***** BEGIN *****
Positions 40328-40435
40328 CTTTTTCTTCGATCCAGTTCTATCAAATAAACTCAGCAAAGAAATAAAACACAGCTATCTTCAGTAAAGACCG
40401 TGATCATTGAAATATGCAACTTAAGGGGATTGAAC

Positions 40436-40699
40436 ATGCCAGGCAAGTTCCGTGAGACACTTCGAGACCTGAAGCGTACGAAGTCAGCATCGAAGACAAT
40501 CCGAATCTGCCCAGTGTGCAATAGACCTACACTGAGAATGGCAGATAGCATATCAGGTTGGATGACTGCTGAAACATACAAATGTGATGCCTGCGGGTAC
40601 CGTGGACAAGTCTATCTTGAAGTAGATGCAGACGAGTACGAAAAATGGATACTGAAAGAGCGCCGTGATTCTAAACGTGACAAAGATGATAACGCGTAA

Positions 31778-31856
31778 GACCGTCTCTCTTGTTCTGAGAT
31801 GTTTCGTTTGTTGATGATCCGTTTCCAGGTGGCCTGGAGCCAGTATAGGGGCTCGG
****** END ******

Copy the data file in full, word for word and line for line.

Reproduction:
Positions 40328-40435
40328 CTTTTTCTTCGATCCAGTTCTATCAAATAAACTCAGCAAAGAAATAAAACACAGCTATCTTCAGTAAAGACCG
40401 TGATCATTGAAATATGCAACTTAAGGGGATTGAAC

Positions 40436-40699
40436 ATGCCAGGCAAGTTCCGTGAGACACTTCGAGACCTGAAGCGTACGAAGTCAGCATCGAAGACAAT
40501 CCGAATCTGCCCAGTGTGCAATAGACCTACACTGAGAATGGCAGATAGCATATCAGGTTGGATGACTGCTGAAACATACAAATGTGATGCCTGCGGGTAC
40601 CGTGGACAAGTCTATCTTGAAGTAGATGCAGACGAGTACGAAAAATGGATACTGAAAGAGCGCCGTGATTCTAAACGTGACAAAGATGATAACGCGTAA

Positions 31778-31856
31778 GACCGTCTCTCTTGTTCTGAGAT
31801 GTTTCGTTTGTTGATGATCCGTTTCCAGGTGGCCTGGAGCCAGTATAGGGGCTCGG